Michael Druz: For El Salvador, 1984 brought the first free and fair presidential election won by a civilian in 52 years. The winner, a moderate named José Napoleَn Duarte, had campaigned on a platform to clean up human-rights abuses and push forward economic reforms. With Duarte's victory, the Army allowed a handful of right-wing officers linked to death-squad activity to be removed from key commands.
The U.S. Congress, impressed with Duarte's democratic credential, boosted military aid to El Salvador to $196 million. Duarte and the country's leftist guerrillas sat down for their first serious peace talks on how to end a five-year-old civil war; but at year's end, they remained far apart on the issues.
Fighting continued through 1984 in Nicaragua, where the leftist Sandinista Government solidified its five-year grip on power by staging elections that President Reagan called 'a sham'. The U.S.-backed Nicaraguan guerrillas, known as Contras, continued to snipe at the Sandinista, even though their CIA money was cut off by the U.S. Congress.
And the Reagan Administration came under the fire of world opinion with revelations that the CIA had sponsored the mining of Nicaraguan harbors and had produced a training manual for the Contras advocating the assassination of Sandinista leaders.
Looking toward 1985, most observers say they expect the peace initiative begun by Duarte in El Salvador to continue and that, with U.S. backing, a regional peace accord through the so-called Contadora Group could become untracked; but at the same time, Central America remains a powder keg where certain developments, like the introduction of advanced Soviet aircraft into Nicaragua, could spark a superpower showdown.
Michael Druz, San Salvador.
Bob Berger: For two weeks this past summer, the entire nation and much of the world were captivated by a gathering of athletes in a city in Southern California; but this was no ordinary track meet, it was the Olympic Games. Though these games of the Los Angeles Olympics were robbed of many of the world's finest athletes, they were a huge success athletically, artistically and financially; however, when the flame was extinguished and the Olympics bid farewell to the smog-covered city still basking in the glory of it all, there was a dark cloud hanging overhead. In this era of boycotts and billion-dollar Olympics, is there a future for this greatest of sporting events? Will there be a games of the 24th Olympiad, scheduled for Seoul, South Korea in 1988?
Peter Ueberroth was the man who put together the Los Angeles Games …
Peter Ueberroth: "It's an athletic event, let's return it out of the world of politics to the best we can -- we'll never completely do that -- but try and make an athletic event again. There may be a need in the future to say, 'Remember how Los Angeles did it? It worked, it was inexpensive, and the athletes loved it.'"
Bob Berger: And we, the spectators, were left with breathtaking opening and closing ceremonies: Carl Lewis's Jesse Owens-like performance; the engaging smile of gymnast Mary Lou Retton; the emotion-packed victory of wrestler Jeff Blatnick; the graceful strides of Joaquim Cruz; the tears of Mary Decker; and the power of swimmer Michael Gross to catalog these Olympic memories that won't soon fade. Then, too, there was an outpouring of patriotism seldom seen these days.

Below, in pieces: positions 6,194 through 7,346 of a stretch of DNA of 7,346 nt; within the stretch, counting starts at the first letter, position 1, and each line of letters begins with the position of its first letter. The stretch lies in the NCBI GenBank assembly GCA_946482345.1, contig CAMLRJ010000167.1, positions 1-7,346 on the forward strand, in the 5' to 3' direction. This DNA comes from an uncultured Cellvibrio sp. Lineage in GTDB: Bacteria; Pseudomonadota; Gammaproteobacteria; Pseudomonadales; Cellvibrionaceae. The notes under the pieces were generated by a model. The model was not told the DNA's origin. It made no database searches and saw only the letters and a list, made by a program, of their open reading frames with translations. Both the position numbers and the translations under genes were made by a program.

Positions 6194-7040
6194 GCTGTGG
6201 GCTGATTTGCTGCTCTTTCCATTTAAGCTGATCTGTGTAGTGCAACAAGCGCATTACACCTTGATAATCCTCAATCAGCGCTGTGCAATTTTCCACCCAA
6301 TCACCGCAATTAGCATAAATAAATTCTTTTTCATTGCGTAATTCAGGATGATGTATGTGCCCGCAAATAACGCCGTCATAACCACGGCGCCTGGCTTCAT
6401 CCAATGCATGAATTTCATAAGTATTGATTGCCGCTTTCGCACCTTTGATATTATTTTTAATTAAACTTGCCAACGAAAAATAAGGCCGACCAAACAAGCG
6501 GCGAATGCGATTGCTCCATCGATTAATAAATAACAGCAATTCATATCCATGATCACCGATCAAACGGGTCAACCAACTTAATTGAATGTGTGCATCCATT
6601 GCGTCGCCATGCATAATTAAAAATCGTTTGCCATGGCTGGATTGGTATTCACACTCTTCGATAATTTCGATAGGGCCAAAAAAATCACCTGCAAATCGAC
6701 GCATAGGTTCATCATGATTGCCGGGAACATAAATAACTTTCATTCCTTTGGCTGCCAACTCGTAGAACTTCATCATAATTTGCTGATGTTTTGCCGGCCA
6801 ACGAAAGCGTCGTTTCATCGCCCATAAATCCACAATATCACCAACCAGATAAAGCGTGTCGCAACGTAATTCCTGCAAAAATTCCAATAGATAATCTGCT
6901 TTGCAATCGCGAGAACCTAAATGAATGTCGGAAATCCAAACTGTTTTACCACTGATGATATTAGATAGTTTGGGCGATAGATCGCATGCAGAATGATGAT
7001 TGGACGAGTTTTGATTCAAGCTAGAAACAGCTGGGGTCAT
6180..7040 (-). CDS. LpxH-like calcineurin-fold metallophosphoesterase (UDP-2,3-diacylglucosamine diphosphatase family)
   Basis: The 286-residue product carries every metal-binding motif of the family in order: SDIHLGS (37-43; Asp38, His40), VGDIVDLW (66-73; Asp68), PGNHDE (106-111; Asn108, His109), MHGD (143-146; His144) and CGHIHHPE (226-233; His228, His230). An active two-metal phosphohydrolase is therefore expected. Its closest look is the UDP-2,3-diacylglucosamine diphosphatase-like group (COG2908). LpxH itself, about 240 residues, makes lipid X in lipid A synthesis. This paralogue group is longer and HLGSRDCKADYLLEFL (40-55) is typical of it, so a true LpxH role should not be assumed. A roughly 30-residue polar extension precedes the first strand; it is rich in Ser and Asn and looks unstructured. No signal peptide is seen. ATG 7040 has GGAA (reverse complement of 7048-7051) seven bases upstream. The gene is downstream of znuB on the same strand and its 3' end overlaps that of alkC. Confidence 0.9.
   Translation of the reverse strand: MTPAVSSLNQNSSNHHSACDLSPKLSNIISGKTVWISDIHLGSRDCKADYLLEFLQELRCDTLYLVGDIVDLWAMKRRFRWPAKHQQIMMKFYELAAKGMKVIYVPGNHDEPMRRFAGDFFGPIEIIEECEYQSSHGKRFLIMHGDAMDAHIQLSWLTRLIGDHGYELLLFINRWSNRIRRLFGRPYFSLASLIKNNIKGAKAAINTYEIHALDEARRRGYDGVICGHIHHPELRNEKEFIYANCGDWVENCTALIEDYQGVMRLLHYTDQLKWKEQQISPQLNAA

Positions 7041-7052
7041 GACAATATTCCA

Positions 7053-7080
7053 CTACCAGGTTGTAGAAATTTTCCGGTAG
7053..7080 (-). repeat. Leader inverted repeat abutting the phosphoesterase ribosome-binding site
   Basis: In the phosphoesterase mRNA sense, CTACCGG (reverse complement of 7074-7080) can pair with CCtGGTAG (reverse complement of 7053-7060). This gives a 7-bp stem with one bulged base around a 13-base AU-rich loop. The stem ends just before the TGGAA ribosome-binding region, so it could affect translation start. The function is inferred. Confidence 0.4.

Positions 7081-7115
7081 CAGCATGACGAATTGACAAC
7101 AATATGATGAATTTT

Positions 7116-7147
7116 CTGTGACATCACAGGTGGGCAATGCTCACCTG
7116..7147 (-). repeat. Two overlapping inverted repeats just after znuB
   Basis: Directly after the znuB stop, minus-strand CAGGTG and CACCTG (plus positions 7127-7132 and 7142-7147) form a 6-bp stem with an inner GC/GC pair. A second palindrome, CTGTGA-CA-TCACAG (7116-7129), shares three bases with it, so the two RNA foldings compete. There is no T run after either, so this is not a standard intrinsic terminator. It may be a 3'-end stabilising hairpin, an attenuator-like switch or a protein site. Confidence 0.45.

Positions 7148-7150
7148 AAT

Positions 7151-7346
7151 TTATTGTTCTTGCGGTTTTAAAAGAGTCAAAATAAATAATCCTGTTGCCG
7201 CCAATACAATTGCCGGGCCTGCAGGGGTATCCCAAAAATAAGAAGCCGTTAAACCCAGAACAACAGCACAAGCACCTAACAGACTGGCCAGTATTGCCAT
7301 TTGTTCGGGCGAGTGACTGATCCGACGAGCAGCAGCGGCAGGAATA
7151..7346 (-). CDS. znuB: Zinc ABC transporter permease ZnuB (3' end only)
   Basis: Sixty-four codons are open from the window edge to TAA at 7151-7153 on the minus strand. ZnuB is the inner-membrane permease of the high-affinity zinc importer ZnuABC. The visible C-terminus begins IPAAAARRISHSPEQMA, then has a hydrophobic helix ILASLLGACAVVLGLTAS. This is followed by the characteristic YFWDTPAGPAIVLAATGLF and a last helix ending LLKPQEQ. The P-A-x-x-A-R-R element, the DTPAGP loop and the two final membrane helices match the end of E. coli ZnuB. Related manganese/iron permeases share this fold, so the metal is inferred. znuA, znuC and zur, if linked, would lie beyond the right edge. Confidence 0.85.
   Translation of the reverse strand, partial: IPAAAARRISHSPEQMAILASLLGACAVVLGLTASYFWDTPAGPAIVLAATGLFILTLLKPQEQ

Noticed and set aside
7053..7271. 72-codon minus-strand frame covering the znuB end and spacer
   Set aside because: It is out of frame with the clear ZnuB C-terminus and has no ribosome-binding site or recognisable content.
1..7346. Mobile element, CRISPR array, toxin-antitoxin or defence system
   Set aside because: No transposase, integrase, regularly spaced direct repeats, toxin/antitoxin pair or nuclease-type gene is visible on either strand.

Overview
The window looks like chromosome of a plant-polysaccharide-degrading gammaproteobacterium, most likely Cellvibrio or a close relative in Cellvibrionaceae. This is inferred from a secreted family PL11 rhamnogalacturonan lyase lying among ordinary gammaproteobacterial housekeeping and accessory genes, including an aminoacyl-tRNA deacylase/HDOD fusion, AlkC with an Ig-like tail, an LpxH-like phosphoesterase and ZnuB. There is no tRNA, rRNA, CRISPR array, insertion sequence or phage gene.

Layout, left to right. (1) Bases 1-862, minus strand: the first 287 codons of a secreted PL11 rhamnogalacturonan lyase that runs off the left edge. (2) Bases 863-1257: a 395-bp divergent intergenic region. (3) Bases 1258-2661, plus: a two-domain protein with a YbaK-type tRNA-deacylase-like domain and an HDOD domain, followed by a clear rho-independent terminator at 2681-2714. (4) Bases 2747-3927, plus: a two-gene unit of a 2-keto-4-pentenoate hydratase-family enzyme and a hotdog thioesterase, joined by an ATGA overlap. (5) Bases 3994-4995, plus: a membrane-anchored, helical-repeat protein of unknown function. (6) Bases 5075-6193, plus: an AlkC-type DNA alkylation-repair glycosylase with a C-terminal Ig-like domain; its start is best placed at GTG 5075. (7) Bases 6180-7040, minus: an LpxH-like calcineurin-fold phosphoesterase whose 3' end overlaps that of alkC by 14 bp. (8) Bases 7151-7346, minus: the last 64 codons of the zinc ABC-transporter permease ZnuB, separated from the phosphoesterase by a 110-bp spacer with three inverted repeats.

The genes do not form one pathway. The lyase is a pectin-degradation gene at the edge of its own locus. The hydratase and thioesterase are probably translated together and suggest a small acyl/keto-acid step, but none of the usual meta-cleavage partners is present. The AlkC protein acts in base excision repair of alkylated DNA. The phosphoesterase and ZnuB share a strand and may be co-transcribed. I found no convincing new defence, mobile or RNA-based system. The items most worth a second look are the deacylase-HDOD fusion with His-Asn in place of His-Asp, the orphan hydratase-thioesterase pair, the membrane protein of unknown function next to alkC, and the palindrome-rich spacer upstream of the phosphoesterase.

I'm Bob Berger.
Flip Webb: Daily demonstrations have been taking place outside the South African Embassy since the day before Thanksgiving. Along with the daily protests, prominent national leaders have been offering themselves for arrest to dramatize the issue …
Unknown Speaker: "We are advising you to disperse."
Randall Robinson: "Thank you, but I really -- I really don't think we can."
Flip Webb: Randall Robinson is the Director of the Congressional lobby TransAfrica and one of the organizers of the Free South Africa Movement. He explains why so many are demonstrating …
Randall Robinson: "And we've taken this action to demand a … a change in the behavior of the South African Government specifically, to demand a … a change in American policy towards South Africa."
Flip Webb: The demonstrators had been critical of the Reagan Administration's policy of constructive engagement in dealing with the South Africa question. The President says he's been using quiet diplomacy in the matter, and when the Pretoria Government released some political dissidents the President took credit …
President Ronald Reagan: "This is the result of, since their arrest, three weeks of work that we have put in in what I told you was quiet diplomacy, and today it bore through and they're released."
Flip Webb: Some of those released were later rearrested on other charges, and Washington, D.C. Delegate Walter Fontray promised the protests would continue …
Delegate Walter Fontray: "Day after day you're gonna see leaders in this country coming forward to offer themselves for arrest."
Flip Webb: Meanwhile, there's a waiting list of prominent Americans offering themselves for arrest.
Flip Webb, Washington.